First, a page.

Our Stolen Futurea book by Theo Colborn, Dianne Dumanoski, and John Peterson Myers


Charlotte Observer
6 May 2003

Pesticide, cancer linked
Federal study finds increased risk for exposed farmers
By Bruce Henderson

A widely used farm chemical may increase the risk of prostate cancer in the people exposed to it, says a study of 31,000 N.C. farmers and their wives.

The federal study tracked more than 55,000 men in North Carolina and Iowa, most of them farmers, who apply pesticides. It found that, over a four-year period, 14 percent more of them developed prostate cancer than would be expected in the general population.

Of 45 pesticides evaluated, the study found possible connections to prostate cancer in seven.

Methyl bromide was most widely linked to cancer. Applied as a gas, the fumigant sterilizes soil before planting by killing insects, nematodes, weeds and pathogens.

Six other pesticides -- chlorpyrifos, coumaphos, fonofos, phorate, permethrin and butylate -- appeared to increase risks only among those with a family history of the disease.

Prostate cancer was the most common N.C. cancer in the late 1990s, with about 144 cases in 100,000 people, according to state health statistics.

"Obviously, we're concerned about these results," said Anne Coan, natural resources director of the N.C. Farm Bureau Federation.

Fewer N.C. farmers now use methyl bromide to prepare soil for tobacco transplants, said Coan, who serves on a state advisory panel for the health study. And farmers know more about pesticide hazards than earlier generations.

But no single alternative to methyl bromide exists, she said.

Millions of pounds are still used each year, but methyl bromide is being phased out of use worldwide because it depletes the protective ozone layer of the atmosphere.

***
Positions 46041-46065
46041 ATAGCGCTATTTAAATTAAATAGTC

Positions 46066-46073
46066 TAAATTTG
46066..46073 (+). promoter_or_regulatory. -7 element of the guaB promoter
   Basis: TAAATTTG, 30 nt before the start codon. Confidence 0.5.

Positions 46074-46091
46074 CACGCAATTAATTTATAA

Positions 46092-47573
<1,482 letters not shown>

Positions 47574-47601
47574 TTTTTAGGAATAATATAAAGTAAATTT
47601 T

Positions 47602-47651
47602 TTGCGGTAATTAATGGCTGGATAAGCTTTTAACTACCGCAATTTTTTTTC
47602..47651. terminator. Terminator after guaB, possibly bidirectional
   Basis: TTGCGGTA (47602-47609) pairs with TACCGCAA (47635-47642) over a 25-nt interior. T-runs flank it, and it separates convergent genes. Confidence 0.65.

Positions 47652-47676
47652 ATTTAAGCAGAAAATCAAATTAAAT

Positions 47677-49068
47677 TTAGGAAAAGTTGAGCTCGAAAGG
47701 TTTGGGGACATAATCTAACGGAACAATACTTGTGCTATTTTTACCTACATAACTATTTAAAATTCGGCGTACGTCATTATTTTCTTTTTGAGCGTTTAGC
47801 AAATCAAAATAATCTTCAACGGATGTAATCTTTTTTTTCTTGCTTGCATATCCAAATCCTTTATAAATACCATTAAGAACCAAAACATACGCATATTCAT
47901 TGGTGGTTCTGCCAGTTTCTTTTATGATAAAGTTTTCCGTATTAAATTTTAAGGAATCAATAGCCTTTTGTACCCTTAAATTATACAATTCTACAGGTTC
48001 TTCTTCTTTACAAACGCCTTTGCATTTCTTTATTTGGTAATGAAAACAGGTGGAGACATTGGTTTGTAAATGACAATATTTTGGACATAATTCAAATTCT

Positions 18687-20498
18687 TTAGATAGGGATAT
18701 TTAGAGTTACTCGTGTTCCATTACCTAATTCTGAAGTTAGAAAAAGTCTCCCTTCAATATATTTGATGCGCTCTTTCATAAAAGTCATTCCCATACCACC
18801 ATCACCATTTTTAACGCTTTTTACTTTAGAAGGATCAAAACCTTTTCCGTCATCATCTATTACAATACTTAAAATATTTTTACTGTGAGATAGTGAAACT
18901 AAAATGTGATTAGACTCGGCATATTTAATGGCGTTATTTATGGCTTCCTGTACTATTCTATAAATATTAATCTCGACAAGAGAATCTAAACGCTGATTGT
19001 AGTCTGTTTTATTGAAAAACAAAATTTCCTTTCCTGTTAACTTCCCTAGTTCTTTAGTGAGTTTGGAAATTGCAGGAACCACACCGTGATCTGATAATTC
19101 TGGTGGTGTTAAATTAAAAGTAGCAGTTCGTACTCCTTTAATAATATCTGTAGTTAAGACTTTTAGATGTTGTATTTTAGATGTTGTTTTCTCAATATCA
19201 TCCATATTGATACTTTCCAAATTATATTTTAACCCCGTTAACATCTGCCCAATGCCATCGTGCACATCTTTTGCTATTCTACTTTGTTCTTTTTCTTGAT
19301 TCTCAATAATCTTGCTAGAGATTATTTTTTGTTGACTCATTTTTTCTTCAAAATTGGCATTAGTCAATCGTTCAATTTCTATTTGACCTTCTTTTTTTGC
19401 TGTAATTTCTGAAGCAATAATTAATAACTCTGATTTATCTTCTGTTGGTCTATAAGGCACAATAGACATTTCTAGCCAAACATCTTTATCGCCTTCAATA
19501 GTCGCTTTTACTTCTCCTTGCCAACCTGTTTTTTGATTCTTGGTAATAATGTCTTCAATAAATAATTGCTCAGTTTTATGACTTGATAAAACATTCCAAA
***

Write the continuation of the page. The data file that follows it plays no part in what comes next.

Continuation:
Its use in developed nations, including the United States, is to end in 2005.

The United States -- prodded in part by N.C. strawberry, tobacco and pepper growers -- has asked the United Nations for exemptions that would allow continued use of the chemical on a smaller scale. The request says there is no practical alternative.

"Methyl bromide is a heavy hitter and it's been on a lot of target lists for phase-out," said Fawn Pattison of the Agricultural Resources Center in Raleigh, which touts alternatives to toxic pesticides. "We've been concerned about it both for health effects and ozone depletion."

The new report is part of a study of nearly 90,000 N.C. and Iowa pesticide applicators and their spouses that began in 1993.

Known as the Agricultural Health Study, it involves the National Cancer Institute, the National Institute of Environmental Health Sciences and the Environmental Protection Agency.

North Carolina was chosen because of its diversity of agriculture.

Between 1993 and 1999, 566 new prostate cancers developed among the 55,000 farmers, compared to the 495 predicted by its incidence rate in the two states.

The risk of cancer increased the more often farmers used methyl bromide, and the longer they were exposed to it over a lifetime. Methyl bromide is listed by the federal government as a probable occupational carcinogen.

"We cannot rule out the possibility that our observation occurred by chance alone," said Aaron Blair, a National Cancer Institute researcher who helped write the report.

The findings would be confirmed, officials said, if more cancers than normal continue to appear among the study subjects.





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